Read more ›
Comment Was this review helpful to you? Yes No Sending feedback...
Thank you for your feedback. If this review is inappropriate, please let us know.
Sorry, we failed to record your vote. Please try again
6 of 6 people found the following review helpful By Luc REYNAERT TOP 1000 REVIEWER on 11 Oct. 2005
Format: Paperback
This book is a harsh and realistic account of the holocaust seen through the eyes of the author as a 15 year old boy.
What makes this story particularly impressive, is the innocence of the adolescent - and his family - who obeys all police commands and who discovers only very slowly what is really going on.
The home coming is also gripping.
Why 'fateless'? Because if there would have been an interchange of babies at his birth, he would have had a totally different destiny.
Nevertheless, the author is also very harsh for himself: he went, he did undergo his fate. He didn't realize like he says afterwards 'that we are our own fate'. As Nietzsche said, he chose the wrong conjugation: he didn't live, he was lived.
This novel is to be put on the same level as other impressive novels about the holocaust, like as an example those of Primo Levi and Jorge Semprun.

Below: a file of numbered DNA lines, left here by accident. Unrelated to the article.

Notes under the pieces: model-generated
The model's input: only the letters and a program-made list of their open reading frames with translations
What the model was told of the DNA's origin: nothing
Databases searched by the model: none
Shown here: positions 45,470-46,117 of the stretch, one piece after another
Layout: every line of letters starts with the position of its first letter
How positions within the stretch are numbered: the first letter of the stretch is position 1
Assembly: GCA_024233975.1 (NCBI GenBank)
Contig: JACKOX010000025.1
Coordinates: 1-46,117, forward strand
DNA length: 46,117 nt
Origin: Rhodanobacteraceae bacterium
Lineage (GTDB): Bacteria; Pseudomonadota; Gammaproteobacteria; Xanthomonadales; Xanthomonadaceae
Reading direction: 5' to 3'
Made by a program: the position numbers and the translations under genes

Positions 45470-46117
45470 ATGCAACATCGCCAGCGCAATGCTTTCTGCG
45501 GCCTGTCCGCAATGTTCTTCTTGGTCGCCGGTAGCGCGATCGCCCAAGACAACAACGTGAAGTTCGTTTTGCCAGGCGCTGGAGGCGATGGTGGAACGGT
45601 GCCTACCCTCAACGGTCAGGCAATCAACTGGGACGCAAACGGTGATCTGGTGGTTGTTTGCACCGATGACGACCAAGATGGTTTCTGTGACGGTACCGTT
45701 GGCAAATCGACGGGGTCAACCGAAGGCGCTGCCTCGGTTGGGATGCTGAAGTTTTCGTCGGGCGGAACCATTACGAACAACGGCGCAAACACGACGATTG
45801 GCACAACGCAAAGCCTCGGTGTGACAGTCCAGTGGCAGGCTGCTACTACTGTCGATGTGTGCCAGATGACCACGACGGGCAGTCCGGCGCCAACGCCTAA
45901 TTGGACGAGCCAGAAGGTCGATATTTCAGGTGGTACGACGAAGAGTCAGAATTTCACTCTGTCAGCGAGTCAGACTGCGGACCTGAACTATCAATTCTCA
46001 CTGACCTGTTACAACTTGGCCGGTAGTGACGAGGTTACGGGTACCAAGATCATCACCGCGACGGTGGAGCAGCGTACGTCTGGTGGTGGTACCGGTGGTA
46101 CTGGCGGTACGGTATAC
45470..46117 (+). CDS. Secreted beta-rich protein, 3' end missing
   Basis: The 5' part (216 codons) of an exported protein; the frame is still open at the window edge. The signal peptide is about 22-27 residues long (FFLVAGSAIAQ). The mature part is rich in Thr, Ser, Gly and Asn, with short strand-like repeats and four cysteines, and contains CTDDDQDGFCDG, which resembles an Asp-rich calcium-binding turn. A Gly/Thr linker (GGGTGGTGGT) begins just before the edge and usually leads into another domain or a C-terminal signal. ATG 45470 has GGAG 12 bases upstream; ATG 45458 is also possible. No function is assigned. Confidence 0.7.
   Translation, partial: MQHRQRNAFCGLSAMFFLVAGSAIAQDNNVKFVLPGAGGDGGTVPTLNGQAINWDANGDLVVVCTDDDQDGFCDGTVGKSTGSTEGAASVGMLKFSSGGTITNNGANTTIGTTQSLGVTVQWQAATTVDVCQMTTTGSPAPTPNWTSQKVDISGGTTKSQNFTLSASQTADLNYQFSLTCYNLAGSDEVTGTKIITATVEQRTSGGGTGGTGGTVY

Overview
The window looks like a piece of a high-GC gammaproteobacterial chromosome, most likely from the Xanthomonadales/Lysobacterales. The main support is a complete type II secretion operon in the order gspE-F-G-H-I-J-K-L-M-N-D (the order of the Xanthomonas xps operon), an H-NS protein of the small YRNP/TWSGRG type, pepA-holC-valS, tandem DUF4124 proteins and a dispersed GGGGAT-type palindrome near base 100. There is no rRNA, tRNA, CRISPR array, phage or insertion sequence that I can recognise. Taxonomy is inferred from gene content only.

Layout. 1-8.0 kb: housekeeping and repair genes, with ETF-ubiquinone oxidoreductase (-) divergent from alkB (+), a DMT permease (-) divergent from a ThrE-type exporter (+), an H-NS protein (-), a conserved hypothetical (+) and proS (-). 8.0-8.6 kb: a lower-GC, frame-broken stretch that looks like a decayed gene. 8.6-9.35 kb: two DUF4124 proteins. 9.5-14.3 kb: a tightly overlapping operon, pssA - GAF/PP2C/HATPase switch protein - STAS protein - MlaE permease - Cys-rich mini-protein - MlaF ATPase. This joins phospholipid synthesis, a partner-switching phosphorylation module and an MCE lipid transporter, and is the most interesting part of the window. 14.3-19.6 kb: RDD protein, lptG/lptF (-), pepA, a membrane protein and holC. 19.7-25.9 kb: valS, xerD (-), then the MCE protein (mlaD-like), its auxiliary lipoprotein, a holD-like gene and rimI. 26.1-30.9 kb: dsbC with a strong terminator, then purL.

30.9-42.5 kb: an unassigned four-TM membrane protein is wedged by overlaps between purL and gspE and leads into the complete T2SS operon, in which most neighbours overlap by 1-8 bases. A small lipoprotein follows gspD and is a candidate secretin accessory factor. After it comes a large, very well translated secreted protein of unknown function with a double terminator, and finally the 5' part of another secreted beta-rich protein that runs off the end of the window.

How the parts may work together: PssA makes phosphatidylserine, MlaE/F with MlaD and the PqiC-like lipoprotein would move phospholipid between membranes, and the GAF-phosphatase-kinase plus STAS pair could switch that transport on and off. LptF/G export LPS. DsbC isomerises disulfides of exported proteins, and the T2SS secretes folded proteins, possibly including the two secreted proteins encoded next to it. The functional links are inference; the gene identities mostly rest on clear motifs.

A masterpiece.
Comment Was this review helpful to you? Yes No Sending feedback...
Thank you for your feedback. If this review is inappropriate, please let us know.
Sorry, we failed to record your vote. Please try again
15 of 16 people found the following review helpful By Sofia on 25 May 2007
Format: Paperback
I have just finished reading this and I just feel blown away.

I began reading this with the expectation that it would be worthy but unpleasant in its detail and subject matter, but in fact what is really breathtakingly chilling about it is the emotionless way in which one step after another, the narrator Gyuri relates the string of events that lead him to Auschwitz, Buchenwald and Zeitz. There is something about the way in which Gyuri (a 14 year old boy) seeks to rationalise everthing that is happening to him, that really took my breath away. There is something too about the escalation of events up against the coolness of the description, which also made this impossible to put down, which I really wasn't expecting.

I have been to Auschwitz and read various testimonies, but the beauty of the Kertesz's prose in rendering Gyuri's efforts to explain the little details of everyday life (even down to seeking out the good things of concentration camp life)through to trying to rationalise his fate and that of other Jews will stay with me for a very long time. I can't recommend this book enough.
Comment Was this review helpful to you? Yes No Sending feedback...
Thank you for your feedback. If this review is inappropriate, please let us know.
Sorry, we failed to record your vote. Please try again

Most Recent Customer Reviews


Look for similar items by category


Feedback